Bingo Love -Review
There are very few books that I can honestly say that I’ve been looking forward to. Bingo Love is one of those books. From the time I read about the Kickstarter to the preview comic I picked up at HeroesCon, I have been waiting to read this book, and was thrilled when it was announced that Image would be publishing it.. This can be a double-edged sword for a comic, because it has a lot of anticipation to live up to.
Story: Tee Franklin
Art: Jenn St-Onge, Joy San
Cover: Genevieve FT
Published: February 14, 2018
Second Printing: March 14, 2018
Digital : $7.99
When Hazel Johnson and Mari McCray met at church bingo in 1963, it was love at first sight. Forced apart by their families and society, Hazel and Mari both married young men and had families. Decades later, now in their mid-’60s, Hazel and Mari reunite again at a church bingo hall. Realizing their love for each other is still alive, what these grandmothers do next takes absolute strength and courage. From TEE FRANKLIN (NAILBITER’s “THE OUTFIT,” Love is Love) and JENN ST-ONGE (Jem & The Misfits), BINGO LOVE is a touching story of love, family, and resiliency that spans over 60 years.
This book is a really refreshing read in a sea of mediocrity. Don’t get me wrong, there are a lot of good comics, which may be why this period we’re currently in is so different from the 1990s, which we find ourselves constantly comparing it with. However, because the average level of quality is so high, it all starts to blend together and the level of “average” is so much higher. That’s a good thing, generally speaking, but it makes it so much more special when a book like Bingo Love comes along.
I’ve read the first few pages of this back in the summer, and had a feeling of what to expect, but when I sat down, I was honestly surprised, and again, not surprised. The story went where I thought it would, but the path that it took to get there was so honest and different from the romantic movie it seems to mirror at times, which I won’t name because it will spoil Bingo Love to do so. It’s refreshing to see the comic take a believable journey from point A to B, but showing that there’s a detour for points C through H. While the ending does tend to mirror the aforementioned movie, it goes a step farther and gives us the ending that the characters so rightly deserve. That’s the largest part of what makes this book so special, it shows that Tee Franklin likes these characters enough to give them the ending that they deserve without compromising the story itself.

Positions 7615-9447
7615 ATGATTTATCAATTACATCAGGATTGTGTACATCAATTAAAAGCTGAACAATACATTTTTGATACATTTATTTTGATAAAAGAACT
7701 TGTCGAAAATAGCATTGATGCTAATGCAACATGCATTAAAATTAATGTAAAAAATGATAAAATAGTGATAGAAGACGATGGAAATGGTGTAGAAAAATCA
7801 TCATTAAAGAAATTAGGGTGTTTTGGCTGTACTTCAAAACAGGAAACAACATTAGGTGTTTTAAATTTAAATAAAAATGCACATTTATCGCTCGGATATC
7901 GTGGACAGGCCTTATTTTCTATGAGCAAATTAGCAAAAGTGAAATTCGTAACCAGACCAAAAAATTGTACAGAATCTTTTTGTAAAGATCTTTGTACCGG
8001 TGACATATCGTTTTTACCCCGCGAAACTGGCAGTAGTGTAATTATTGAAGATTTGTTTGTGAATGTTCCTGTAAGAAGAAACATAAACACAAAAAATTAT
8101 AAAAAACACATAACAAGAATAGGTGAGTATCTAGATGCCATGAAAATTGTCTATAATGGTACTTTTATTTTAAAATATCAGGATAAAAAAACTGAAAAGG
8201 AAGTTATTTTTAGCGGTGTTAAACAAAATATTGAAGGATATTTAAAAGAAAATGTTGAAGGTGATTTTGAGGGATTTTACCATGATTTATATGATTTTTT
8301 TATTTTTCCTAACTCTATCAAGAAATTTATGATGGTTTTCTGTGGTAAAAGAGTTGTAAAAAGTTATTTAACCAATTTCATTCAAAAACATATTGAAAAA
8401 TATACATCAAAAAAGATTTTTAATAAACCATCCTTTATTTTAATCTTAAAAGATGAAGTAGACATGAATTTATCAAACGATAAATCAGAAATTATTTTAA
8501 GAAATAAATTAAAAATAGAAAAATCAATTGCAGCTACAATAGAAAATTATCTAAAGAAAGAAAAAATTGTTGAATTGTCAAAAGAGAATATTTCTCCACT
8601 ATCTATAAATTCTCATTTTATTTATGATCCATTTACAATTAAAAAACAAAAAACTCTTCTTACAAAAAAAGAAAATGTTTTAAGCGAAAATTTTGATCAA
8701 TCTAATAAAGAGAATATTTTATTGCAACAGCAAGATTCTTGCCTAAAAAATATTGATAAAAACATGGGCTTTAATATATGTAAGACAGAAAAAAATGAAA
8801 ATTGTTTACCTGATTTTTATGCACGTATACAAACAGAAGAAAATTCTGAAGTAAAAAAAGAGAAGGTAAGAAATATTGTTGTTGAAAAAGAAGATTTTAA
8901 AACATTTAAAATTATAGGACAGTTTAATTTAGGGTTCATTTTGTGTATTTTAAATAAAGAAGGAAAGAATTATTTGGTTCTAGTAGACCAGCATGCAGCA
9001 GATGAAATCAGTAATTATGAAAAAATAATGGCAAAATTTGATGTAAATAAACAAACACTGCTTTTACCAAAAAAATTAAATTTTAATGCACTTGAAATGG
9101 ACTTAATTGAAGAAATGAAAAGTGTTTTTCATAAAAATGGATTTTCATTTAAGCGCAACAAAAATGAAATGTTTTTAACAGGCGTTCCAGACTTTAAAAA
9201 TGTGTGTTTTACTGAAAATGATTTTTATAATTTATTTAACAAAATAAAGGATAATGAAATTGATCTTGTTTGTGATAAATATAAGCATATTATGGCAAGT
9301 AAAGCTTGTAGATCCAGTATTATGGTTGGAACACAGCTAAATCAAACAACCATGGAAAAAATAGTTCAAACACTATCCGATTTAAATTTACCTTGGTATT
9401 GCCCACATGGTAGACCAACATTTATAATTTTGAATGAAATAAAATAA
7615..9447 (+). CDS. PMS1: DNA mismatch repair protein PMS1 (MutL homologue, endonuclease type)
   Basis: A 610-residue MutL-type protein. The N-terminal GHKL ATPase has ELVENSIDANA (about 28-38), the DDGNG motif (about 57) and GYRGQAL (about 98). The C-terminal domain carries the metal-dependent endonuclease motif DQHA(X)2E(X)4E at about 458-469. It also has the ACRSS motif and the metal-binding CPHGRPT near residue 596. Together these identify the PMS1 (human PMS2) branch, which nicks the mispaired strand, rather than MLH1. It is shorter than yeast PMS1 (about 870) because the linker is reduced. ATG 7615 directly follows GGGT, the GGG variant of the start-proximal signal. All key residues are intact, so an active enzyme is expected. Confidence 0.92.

Now, the art sets itself apart in that it rises to meet the quality of the story. The characters and settings are not just consistent, even through decades of aging, but absolutely believable. Jenn St-Onge has a talent for giving characters expressions that add so much to the story. I simply cannot get enough of the lightness that she brings to every character. The closeness she brings to these characters make it so much harder when their hearts break. This book seemed like such a brief read, but after I was done, it just seemed like so much love has been put into it that I had to take a few minutes to bask in that. It did what few comics can do nowadays, and that was leave me feeling better after reading it. Her artwork is complemented so nicely by the colors laid down by Joy San, who can add an emotional quality to the pages that deserve it.
Final Rating: 9.7 (out of 10)
Like I said, it has some very obvious parallels to a certain movie. As such, I saw some of the most important story elements coming, but that didn’t lessen my enjoyment of this book.